Residential natural gas per unit $12.24 $12.49 $10.56 $9.79 $9.55 $9.40

Debt and savings

2008 2009 2010 2011 January
Personal savings rate 5.4% 5.1% 5.3% 4.7% 3.9%
Outstanding credit card debt $948.5 B $955.5 B $856.2 B $794.7 B $800.8 B $803.6 B
Household debt rate 18.4% 18.5% 17.4% 16.2% 15.9%
Mortgage rates 5.76% 5.06% 5.03% 4.76% 3.92% 3.91%

Federal government

2008 2009 2010 2011 January
Federal discretionary spending as percent of GDP 7.9% 8.9% 9.4% 9% 8.5%
Federal mandatory spending as percent of GDP 11.1% 15% 13.3% 13.5% 14.4%
Annual federal deficit $458 B $1.41 T $1.29 T $1.3 T $1.33 T
Cumulative public debt $5.14 T $6.37 T $7.81 T $9.39 T $10.45 T $10.95 T

Like any statistics in the hands of politicians there is ample room for spin to be applied to these numbers. My own efforts will be limited to pointing out the obvious and that is the economy never behaves according to the strict calendar dates of one person’s Presidency. Reversing any trend does not happen the moment some new policy is put into place. Beyond that, spin to your heart’s content.

Because we have an undeniably huge national debt, many on the right call for severe measures to cut the deficit and reduce the growth of the debt. However, doing so would seriously and negatively affect the economy as even Mitt Romney has admitted.

For an example the austerity measures imposed but some European nations due to their own debt crises exhibit the fact that such measures can be disastrous.

In our own history FDR gave in to pressures to lower spending in 1937 when we were still in the Depression. The economy tanked and unemployment soared.

From the “even a blind squirrel sometimes finds an acorn” department, Chris Mathews of MSNBC’s Hardball may have said something worthwhile the other day.

His statement was that he learned when he was getting his masters in economics at UNC that there are three basic elements to spending that drive the economy. Two, consumers and business, are reticent about spending. The third, the federal government, is facing demands that it slash discretionary spending to the bone. as well as limit entitlements.

Won’t work. If no one is spending, how does the economy improve?

“Cut taxes and jobs will appear out of nowhere” yells the tea party crowd. I call them insane. (Do I have to repeat the cliched definition of insanity?)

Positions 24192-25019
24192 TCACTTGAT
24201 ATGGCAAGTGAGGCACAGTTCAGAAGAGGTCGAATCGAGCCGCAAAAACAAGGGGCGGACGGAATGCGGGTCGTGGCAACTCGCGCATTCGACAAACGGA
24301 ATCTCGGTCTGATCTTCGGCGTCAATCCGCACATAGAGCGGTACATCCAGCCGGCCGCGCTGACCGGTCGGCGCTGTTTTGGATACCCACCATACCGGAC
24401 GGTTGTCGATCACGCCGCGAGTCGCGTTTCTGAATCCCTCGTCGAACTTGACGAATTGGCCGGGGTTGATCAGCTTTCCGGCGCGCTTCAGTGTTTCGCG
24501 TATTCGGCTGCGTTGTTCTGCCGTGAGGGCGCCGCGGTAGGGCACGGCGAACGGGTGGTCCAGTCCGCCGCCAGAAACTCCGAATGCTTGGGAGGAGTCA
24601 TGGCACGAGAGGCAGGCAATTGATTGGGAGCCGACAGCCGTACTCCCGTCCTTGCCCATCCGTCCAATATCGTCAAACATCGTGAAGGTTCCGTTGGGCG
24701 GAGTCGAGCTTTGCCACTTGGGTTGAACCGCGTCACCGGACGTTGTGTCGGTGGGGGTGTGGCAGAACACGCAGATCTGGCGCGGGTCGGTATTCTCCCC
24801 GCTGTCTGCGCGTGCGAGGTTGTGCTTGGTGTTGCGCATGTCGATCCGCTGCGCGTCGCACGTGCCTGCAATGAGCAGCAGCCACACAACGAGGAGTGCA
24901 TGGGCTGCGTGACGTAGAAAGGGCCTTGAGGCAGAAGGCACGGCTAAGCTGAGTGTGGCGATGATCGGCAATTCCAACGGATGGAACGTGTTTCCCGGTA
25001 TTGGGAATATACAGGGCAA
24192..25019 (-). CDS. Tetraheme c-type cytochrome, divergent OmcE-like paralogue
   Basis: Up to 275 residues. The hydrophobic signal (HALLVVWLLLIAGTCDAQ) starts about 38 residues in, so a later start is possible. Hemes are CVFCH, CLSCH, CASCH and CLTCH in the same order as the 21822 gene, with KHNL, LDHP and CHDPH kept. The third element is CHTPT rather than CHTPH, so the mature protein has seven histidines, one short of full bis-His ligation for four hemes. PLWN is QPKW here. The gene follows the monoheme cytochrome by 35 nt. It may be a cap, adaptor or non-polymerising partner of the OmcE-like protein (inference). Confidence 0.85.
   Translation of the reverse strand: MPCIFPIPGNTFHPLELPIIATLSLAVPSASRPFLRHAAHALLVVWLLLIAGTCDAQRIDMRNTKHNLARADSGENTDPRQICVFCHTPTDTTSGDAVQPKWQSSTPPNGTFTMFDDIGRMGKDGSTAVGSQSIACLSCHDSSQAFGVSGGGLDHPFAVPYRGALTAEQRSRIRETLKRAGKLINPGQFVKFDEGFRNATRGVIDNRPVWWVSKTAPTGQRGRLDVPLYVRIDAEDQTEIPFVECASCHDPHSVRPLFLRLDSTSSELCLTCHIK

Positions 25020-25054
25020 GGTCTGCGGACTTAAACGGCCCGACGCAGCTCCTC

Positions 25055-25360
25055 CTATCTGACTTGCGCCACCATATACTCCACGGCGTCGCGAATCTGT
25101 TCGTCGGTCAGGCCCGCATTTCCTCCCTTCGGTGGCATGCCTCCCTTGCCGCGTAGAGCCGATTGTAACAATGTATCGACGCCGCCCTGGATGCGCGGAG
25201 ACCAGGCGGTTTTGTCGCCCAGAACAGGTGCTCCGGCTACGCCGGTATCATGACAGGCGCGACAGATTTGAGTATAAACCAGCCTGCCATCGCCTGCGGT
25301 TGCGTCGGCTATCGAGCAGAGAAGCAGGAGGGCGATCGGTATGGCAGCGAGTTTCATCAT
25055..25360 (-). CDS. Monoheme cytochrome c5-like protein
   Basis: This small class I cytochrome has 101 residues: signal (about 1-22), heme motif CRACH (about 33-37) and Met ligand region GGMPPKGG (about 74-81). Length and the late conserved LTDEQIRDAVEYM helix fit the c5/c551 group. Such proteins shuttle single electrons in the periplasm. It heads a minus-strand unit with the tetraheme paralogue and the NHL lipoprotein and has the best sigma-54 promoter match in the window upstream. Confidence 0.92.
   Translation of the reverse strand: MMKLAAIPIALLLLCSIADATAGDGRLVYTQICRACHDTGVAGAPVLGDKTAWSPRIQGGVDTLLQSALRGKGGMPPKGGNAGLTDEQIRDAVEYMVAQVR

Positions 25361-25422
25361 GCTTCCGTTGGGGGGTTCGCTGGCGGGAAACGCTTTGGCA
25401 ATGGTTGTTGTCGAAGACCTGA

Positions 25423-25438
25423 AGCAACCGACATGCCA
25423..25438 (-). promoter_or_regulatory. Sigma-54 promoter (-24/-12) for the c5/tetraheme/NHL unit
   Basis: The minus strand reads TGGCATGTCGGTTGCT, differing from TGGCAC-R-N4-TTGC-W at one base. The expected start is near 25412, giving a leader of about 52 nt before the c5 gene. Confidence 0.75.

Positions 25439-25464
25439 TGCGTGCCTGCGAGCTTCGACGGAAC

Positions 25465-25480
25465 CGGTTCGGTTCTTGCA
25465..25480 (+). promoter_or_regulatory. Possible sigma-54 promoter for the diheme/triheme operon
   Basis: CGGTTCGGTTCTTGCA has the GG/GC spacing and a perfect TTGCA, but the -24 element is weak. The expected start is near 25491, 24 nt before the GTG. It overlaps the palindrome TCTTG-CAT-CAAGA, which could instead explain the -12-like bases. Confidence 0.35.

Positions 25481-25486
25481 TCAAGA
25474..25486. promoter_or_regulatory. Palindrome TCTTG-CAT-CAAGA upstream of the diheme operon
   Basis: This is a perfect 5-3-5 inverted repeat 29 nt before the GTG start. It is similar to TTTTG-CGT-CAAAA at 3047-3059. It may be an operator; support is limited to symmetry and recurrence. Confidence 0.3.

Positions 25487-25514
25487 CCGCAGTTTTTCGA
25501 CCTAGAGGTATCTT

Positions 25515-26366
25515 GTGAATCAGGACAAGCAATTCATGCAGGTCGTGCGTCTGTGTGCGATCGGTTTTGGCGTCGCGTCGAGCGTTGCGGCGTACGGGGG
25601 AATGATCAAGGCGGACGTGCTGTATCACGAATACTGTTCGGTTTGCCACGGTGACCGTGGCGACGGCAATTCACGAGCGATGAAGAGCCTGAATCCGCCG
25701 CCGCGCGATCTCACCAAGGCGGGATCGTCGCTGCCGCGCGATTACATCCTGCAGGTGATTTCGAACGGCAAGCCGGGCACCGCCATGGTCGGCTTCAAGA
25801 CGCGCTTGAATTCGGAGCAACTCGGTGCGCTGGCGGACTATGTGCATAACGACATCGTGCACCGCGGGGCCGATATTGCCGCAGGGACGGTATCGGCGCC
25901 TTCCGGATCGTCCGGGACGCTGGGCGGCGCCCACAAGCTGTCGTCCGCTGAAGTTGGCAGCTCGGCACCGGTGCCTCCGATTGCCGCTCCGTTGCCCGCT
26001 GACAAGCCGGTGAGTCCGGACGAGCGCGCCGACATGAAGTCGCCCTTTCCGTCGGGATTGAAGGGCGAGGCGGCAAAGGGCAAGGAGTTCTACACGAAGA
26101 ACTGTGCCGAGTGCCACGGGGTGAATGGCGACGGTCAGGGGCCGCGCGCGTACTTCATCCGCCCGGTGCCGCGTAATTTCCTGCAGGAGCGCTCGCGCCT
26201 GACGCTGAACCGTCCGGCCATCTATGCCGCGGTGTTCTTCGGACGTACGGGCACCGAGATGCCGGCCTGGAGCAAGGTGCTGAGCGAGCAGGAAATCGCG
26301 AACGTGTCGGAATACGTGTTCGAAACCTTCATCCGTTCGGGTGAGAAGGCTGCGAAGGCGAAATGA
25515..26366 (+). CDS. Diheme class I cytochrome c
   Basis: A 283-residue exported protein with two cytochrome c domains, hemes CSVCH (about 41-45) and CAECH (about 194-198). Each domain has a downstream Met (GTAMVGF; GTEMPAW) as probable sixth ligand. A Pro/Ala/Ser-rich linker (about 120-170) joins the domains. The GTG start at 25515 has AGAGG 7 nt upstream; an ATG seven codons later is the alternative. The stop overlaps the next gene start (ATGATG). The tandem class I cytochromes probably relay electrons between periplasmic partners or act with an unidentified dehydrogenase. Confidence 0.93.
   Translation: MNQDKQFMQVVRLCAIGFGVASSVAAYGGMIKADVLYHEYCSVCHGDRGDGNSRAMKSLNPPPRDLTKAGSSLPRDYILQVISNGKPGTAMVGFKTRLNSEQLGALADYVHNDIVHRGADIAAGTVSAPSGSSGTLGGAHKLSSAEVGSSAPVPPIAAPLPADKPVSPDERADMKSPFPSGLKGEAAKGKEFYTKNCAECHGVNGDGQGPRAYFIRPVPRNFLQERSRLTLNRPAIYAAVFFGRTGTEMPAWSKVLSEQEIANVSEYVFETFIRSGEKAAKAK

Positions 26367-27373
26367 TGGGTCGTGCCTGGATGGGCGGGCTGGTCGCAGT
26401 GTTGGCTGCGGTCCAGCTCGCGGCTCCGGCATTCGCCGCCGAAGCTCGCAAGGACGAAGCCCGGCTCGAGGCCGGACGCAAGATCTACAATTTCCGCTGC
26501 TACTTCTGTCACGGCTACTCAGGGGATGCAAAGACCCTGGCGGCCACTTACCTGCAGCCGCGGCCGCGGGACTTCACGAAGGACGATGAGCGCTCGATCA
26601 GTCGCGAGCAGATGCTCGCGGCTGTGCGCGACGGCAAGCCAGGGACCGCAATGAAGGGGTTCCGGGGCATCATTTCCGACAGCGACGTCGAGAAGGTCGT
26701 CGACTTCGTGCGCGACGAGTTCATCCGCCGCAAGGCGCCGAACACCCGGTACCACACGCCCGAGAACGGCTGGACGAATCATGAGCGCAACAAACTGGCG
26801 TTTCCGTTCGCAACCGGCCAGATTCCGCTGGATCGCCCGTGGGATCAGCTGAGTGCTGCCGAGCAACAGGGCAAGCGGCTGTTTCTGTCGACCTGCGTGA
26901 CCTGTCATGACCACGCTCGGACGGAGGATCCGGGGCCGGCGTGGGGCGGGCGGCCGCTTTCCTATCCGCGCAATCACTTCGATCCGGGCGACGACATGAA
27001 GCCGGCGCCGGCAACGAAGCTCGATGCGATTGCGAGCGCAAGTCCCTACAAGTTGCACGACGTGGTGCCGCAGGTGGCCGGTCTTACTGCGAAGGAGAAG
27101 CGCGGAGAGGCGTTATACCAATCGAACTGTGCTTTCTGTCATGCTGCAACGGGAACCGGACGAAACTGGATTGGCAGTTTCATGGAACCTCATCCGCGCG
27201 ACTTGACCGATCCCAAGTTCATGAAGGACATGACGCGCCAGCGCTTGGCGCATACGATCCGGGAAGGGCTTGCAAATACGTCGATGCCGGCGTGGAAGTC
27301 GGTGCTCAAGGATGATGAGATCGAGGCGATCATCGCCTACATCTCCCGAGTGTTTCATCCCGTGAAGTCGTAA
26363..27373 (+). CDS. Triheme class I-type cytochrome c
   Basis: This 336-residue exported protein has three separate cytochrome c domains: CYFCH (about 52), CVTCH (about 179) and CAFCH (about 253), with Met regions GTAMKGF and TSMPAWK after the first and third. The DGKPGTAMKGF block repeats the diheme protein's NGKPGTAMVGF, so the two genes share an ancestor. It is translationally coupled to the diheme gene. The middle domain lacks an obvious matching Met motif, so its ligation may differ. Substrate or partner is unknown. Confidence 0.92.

The infrastructure needs across the American continent are stupendous. Building and repairing roads and bridges require not only massive amounts of materials…steel, concrete…but are also labor intensive. They take time. There is a bill pending in Congress that would spend over $100 billion on transportation infrastructure. It is a two-year measure. Current spending is dependent on temporary extensions to continue it.

Republicans in the House want to tie approval of this bill to approval of the Keystone Pipeline. Nonsense. The benefits of that pipeline in terms of jobs and gas prices have been grossly overstated if not deliberately distorted by backers.

Pass the bill as is. If that is accomplished the economy will improve, though not immediately. But knowing these projects are in the works may loosen consumers’ and businesses’ purse strings.

In light of the contentiousness of Congress, I have little faith any other positive actions can be taken this year.

Both candidates should promote this. If Romney does not, he will be further exposed for the tool he is of the far right wing of his party.

In sum, there is no easy solution to any economic woes we are undergoing. While this is a legitimate topic for campaign ads and debates, If Romney can offer nothing more than the same old rhetoric of lower taxes and no regulation, he should be soundly defeated. Those two policies helped put us in the conundrum we face today. Whether the American electorate is astute enough to realize this remains to be seen.